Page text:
A Pakistani girl’s explicit images were leaked online, read how local security agencies and the community failed her

By Shaoor Munir on
February 1, 2019
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Nishita Jha, a news reporter working with Buzzfeed has covered the story of a Pakistani girl whose explicit images were leaked online and, even after repeatedly trying to contact local agencies dealing with cybercrime, no one came to her help.

The girl, who is called A. in the original piece to protect her identity after her family requested to remain anonymous, became a victim of revenge porn when she was only 17. She sent her explicit images to her male friend when she was 16, and she found out that they had been leaked online in an alphabetized Google drive folder a year later.

“A friend told me that a group of boys was discussing my pictures and that there was a link where they could be downloaded by anyone,” she told Buzzfeed.

A. was bullied at her school; she was shamed and shunned by her close friends. She suffered from depression and became suicidal. According to Buzzfeed, “strangers hunted down her social media accounts and contact details, blackmailing her, threatening to expose her to her family, or worse, with rape and murder.”

Till this day, she gets random messages from people who had just gotten access to her pictures and feel the need to remind her of that frightening time.

Fortunately, due to belonging to a liberal family, she had the full support of her family during this crisis, which helped her cope with all this stress and didn’t result in any irreversible damage to herself like it has happened in countless other incidents in Pakistan.

Another shocking aspect of this whole ordeal is the lack of support she received from authorities. A. tried to contact FIA’s cybercrime department, and despite her repeated efforts to contact authorities, she received no response from them. She was also apprehensive about having to show them all of her photographs and then going through the tedious and long court process. Buzzfeed tried to contact National Response Center for Cyber Crime for a comment on this issue but they didn’t respond. This is truly shocking that in a cybercrime case, Pakistan was so ill-prepared just a few years ago that a girl couldn’t find a proper channel to get support in such perilous and disturbing circumstances.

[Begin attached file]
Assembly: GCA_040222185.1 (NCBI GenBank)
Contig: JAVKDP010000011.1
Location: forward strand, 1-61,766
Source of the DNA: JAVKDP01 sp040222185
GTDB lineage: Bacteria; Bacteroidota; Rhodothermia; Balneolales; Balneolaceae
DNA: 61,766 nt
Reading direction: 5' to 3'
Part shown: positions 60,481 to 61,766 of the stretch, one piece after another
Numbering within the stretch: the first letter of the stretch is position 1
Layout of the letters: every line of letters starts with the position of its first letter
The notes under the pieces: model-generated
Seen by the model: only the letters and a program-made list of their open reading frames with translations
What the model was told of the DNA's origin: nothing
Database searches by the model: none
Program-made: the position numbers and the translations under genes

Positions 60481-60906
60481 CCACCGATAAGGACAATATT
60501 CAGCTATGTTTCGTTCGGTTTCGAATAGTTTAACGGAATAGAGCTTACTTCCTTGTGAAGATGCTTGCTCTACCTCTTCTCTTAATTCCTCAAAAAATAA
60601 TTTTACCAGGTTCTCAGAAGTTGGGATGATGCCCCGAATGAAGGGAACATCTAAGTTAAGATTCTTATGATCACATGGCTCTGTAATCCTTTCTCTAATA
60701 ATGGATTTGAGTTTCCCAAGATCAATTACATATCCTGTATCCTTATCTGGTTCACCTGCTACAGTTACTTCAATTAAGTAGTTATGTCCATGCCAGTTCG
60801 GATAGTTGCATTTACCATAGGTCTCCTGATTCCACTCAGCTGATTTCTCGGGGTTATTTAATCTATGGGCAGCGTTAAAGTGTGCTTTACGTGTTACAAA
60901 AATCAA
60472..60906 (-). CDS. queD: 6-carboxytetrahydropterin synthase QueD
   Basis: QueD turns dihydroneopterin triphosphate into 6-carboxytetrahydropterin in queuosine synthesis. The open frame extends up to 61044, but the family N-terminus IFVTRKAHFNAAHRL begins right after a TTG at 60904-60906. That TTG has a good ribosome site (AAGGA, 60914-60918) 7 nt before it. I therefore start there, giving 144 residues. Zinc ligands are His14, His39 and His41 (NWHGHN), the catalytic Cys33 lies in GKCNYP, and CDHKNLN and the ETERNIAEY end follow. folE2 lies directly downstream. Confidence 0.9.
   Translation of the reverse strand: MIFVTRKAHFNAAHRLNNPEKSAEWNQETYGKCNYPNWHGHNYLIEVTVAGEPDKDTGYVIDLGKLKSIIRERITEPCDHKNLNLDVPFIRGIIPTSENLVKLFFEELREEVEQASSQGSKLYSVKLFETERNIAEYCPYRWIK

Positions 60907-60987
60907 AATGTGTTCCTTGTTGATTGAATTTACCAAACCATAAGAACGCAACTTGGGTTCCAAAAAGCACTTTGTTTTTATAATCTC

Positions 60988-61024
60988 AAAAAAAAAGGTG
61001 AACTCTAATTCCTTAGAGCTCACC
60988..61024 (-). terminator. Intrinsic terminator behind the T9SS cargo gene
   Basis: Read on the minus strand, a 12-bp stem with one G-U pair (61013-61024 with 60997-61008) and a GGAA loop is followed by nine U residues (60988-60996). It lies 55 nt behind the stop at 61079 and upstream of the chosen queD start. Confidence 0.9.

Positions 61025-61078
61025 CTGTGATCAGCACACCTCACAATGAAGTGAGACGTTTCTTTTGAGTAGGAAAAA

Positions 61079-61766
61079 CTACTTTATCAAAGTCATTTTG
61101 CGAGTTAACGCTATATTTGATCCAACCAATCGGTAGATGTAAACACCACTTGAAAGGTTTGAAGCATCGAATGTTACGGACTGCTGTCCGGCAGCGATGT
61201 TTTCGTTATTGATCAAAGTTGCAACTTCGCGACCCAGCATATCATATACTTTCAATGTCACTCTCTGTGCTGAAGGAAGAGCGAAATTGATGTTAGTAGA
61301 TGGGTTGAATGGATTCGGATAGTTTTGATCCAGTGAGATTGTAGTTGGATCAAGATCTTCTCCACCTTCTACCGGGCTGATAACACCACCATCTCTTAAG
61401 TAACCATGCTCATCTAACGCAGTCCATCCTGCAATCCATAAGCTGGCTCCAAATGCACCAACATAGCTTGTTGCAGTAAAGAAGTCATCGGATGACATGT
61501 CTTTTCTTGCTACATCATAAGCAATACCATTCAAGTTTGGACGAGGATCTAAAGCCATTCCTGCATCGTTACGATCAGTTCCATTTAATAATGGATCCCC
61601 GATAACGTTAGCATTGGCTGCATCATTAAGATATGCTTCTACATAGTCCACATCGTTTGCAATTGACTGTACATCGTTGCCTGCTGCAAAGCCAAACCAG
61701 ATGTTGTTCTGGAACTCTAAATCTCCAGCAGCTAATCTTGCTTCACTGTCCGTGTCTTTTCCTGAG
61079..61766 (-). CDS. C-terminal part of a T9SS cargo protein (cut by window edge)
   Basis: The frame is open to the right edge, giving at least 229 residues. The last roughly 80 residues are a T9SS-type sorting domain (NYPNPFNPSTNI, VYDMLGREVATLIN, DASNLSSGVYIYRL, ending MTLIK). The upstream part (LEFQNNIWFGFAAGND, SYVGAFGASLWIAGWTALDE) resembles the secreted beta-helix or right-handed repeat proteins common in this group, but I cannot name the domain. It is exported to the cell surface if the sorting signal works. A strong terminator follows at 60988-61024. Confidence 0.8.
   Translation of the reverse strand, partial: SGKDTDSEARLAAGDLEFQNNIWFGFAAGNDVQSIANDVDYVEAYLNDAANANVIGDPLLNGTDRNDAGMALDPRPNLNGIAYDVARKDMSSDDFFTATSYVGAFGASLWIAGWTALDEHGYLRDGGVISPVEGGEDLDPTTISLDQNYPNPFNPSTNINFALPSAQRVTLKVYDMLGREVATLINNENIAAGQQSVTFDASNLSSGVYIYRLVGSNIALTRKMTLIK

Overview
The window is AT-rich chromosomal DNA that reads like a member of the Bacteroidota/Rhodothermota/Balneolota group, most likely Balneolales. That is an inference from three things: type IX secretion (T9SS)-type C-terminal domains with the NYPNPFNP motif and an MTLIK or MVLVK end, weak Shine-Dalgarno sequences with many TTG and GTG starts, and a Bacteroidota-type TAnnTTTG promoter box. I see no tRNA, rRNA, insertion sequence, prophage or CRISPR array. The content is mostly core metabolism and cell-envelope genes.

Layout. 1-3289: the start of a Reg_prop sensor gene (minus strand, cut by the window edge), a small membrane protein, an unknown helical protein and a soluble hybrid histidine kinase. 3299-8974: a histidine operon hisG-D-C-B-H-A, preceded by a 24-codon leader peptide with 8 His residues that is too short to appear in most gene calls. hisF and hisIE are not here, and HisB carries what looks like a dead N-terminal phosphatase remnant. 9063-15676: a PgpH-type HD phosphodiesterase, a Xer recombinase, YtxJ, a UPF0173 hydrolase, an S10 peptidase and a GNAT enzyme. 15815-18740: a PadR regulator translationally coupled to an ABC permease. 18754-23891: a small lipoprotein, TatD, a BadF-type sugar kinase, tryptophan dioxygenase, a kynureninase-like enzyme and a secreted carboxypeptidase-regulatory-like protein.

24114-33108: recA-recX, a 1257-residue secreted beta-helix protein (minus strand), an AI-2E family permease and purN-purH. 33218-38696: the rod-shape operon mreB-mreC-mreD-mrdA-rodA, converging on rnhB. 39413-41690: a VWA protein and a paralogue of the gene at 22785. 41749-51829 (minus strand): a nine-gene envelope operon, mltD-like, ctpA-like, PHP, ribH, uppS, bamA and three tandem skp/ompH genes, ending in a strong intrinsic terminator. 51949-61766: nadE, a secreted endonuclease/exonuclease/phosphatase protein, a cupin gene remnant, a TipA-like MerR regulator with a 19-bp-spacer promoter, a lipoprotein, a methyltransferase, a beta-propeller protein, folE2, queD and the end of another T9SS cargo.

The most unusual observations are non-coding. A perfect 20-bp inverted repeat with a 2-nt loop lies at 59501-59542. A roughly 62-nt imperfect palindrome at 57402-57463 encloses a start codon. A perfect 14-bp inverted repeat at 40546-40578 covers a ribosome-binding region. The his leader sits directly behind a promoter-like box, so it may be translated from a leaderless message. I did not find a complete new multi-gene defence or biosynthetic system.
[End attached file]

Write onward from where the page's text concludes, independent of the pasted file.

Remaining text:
A. is now working with Digital Rights Foundation to help other women like her go through these circumstances and raise awareness about digital privacy in Pakistan. Talking about the prevalence of these incidents, she said:

“Pictures of women are stolen, photoshopped, and leaked off various platforms under the motive of ‘revenge’ or ‘jealousy,’ but no one ever points fingers at the perpetrator. There have been five reported suicide cases in Pakistan due to image-based sexual abuse, but there are definitely many others that aren’t reported due to family honor.”

Pakistan is still years behind other countries when it comes to cybersecurity and dealing with situations like A. found herself to be in. Whenever such issue arises, a lot of us will point fingers at the victims. Instead of consoling them and helping them go through this ordeal, we start shaming them for taking such explicit images in the first place. As a society, what we need to understand is the difference between personal acts of a person and their basic human rights. What someone does personally within the confines of their own social constructs, does not give anyone right to break those constructs and indulge in activities which can harm their image and mentally torture them. Talking about this issue, Nighat Dad, head of Digital Rights Foundation said:

“In Pakistan, women enjoy certain freedoms in digital spaces that they still can’t talk about that in their actual lives. When something like this happens — like their private data getting compromised — the first response is only and always, ‘What were you doing sending photographs of yourself to a man in the first place?’”

Pakistan desperately needs data protection laws and strict punishments for those who indulge in publicly shaming and blackmailing women by using their explicit images. Things have been getting better with the introduction of stricter cybercrime laws, but social awareness is another aspect where government and other concerned authorities should be focusing on. The community needs to come together and protect victims, instead of picking on them and making their lives more difficult.

Image Source: Buzzfeed

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